In Tripura, they joined forces with the Indigenous Nationalist Party of Twipra (INPT) and National Conference of Tripura. Recently, several members from the Indigenous People’s Front of Twipra (IPFT) defected to Congress. INPT President Bijoy Kymar Hrangkhawl told The Kochi Post that the party was earlier scattered but things started looking up after Pradyot Debbarman was made state president.
“The BJP came to power on the promise of delivering a separate state of Twipraland. Now the IPFT leaders in the assembly hardly broach the subject”, he said. Kumar says that Rahul Gandhi has promised the creation of ‘Twipra Territorial Council’, besides scrapping CAB.
But would the Congress be risking upsetting the Bengali Hindu majority in the state?
First time candidate Pragya Kumari Debbarman, a descendant of the royal family of Maharaja Bir Bikram Kishore Debbarman, said the alliance wasn’t against Bengalis. “While most people coming from Bangladesh in Tripura are Bengali Hindus, the land and rights of the indigenous Bengali Hindus here is also under threat”, she said. Pragya is standing from the Tripura East seat (ST reserved), where polling was postponed to 23 April after a wave of violence between political party members.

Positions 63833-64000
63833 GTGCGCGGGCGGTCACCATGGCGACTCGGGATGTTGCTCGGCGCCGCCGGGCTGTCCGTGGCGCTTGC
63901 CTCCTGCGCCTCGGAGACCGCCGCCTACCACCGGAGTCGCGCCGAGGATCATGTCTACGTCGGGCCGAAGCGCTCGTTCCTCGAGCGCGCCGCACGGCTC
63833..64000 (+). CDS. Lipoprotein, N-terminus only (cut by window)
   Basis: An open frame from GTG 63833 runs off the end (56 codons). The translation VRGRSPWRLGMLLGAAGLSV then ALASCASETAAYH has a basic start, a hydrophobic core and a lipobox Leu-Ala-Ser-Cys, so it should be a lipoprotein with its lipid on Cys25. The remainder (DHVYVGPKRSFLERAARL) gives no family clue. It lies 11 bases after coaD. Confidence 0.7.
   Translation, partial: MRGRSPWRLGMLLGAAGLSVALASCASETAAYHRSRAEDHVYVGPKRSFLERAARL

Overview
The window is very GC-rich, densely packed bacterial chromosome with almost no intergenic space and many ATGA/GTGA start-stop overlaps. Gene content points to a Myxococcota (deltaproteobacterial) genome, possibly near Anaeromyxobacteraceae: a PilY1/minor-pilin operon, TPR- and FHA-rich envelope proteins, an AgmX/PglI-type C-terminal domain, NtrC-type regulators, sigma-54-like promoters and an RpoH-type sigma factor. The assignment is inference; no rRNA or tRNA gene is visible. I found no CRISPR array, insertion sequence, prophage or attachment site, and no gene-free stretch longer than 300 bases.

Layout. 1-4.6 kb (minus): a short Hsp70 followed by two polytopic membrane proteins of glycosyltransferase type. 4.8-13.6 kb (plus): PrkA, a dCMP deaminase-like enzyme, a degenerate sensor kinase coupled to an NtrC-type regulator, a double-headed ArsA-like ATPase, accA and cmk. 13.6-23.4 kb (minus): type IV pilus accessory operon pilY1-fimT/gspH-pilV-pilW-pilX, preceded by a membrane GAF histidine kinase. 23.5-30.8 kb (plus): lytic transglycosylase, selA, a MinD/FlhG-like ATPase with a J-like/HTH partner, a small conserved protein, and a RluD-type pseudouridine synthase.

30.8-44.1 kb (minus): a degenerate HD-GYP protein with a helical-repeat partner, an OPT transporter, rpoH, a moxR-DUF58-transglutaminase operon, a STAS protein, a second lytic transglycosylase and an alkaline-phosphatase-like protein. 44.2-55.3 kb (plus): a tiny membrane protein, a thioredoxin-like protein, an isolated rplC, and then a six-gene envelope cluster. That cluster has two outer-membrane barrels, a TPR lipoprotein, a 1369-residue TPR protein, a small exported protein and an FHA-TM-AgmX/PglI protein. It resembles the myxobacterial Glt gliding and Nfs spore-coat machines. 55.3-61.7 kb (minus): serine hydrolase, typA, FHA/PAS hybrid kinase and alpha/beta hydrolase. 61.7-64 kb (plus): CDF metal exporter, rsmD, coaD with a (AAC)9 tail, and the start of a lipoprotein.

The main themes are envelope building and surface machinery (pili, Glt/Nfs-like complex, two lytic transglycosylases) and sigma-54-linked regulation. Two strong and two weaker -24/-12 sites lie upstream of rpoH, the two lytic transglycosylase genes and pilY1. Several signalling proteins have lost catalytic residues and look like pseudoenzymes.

Congress has chosen to go it alone in Assam and Manipur, where they are a strong opposition in the assembly. However, CAB is an issue mostly limited to the valley (inner seat in Manipur), which has been wracked with several protests against the bill and a violent state crackdown .The threat from outsiders has been a long standing issue in the valley because of which the assembly passed the Manipur People’s Bill as a proxy to ILP in the state.
The valley is a three-way fight between Congress candidate O Nabakishore Singh, RK Ranjan from the BJP and Dr. Moirangthem Nara of the Communist Party of India (CPI). According to observers on the ground, while the BJP has the advantage of being in government, opposition candidates like Dr. Nara are finding great receptivity on the CAB issue. Nara has been a close runner-up in the past four times he contested from the seat that the CPI has won twice before.